We lost power Saturday evening for about an hour — dead in the middle of a dark winter night. I was upstairs on my computer when everything switched off. Completely black. I cautiously made my way to the windows which look out onto the street, and the darkness outside was dense and impenetrable — and completely beautiful. With the light from my iPhone lighting my steps, I descended the stairs to the kitchen, and went out the door, careful on the steps, to stand outside under an umbrella of stars.
I couldn't help but notice how different this darkness was from the ordinary, streetlamp-lit darkness we're used to. While the usual urban night always seems cold and harsh, this total darkness was soft and inviting. It settled upon me like a velvet blanket, at once comforting and familiar, despite the mid-winter chill.
How long has it been since I've been away from the electrically-lit night? Too long. It's been a decade-plus since I've been camping. But this darkness was different from forest darkness. This seemed almost a relief, a letting-go from the requisite grid of city standards. A deep exhalation amid electrification, an oasis of calm in an over-lit world.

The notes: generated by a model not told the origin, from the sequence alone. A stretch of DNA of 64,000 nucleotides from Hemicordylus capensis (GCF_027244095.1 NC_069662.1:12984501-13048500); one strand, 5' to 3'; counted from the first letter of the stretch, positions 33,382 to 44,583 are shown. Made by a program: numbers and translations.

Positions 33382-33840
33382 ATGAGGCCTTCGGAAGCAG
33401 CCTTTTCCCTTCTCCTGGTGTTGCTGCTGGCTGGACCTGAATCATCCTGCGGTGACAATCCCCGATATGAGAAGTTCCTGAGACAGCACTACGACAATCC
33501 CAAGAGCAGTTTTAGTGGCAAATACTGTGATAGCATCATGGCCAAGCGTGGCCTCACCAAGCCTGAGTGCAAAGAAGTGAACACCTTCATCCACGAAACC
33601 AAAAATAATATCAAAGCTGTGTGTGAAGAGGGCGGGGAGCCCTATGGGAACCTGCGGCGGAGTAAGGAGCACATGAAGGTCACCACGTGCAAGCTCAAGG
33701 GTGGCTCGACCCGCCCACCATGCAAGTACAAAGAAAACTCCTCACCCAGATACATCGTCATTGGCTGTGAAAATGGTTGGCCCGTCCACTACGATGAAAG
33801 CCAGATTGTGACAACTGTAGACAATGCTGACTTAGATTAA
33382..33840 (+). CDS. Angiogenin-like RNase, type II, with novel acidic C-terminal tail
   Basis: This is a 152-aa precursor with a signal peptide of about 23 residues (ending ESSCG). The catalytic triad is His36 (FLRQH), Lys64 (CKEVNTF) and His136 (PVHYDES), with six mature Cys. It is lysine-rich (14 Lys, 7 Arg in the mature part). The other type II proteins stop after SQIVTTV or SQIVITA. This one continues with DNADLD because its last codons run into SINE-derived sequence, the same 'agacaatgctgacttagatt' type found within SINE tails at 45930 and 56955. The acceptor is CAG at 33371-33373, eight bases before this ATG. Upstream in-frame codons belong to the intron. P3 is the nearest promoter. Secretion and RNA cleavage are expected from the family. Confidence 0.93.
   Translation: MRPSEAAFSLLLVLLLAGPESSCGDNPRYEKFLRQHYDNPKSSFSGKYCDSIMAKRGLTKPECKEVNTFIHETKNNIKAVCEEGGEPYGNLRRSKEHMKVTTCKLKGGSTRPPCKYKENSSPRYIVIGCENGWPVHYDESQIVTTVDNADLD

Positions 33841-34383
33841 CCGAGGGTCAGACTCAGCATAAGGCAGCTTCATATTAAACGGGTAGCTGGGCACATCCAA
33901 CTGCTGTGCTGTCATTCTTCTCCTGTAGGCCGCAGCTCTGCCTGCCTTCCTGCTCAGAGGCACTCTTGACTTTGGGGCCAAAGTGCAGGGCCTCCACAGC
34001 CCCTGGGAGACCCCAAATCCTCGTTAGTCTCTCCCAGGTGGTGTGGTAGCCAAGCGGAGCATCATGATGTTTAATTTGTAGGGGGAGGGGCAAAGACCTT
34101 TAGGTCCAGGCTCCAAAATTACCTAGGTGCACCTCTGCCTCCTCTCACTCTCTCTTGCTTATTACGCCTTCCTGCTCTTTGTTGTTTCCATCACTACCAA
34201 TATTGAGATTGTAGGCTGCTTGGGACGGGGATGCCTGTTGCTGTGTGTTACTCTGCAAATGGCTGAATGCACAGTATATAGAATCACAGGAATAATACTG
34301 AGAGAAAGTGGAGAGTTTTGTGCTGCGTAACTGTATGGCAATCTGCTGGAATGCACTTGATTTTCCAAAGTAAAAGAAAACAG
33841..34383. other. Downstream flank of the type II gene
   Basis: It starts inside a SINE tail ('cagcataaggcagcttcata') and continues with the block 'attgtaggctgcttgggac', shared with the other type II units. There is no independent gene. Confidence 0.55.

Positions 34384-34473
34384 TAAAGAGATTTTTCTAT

Tonight, walking home in the dark, I encountered a neighbor on the sidewalk.
"Oh, hi T."
"Happy February 1st!"
"Yes, and oh, it seems darker every year, doesn't it?"
"I suppose it does, but then, we're just getting older, and the darkness is within us."
Here I've been all these past few months railing about the lack of daylight, as if it were something never before experienced. Do we forget, from year to year, that this is the normal pattern? I think we want to forget. I know I certainly do.
And yet there I was, standing outside late on Saturday night, reveling in the wonder of a power failure.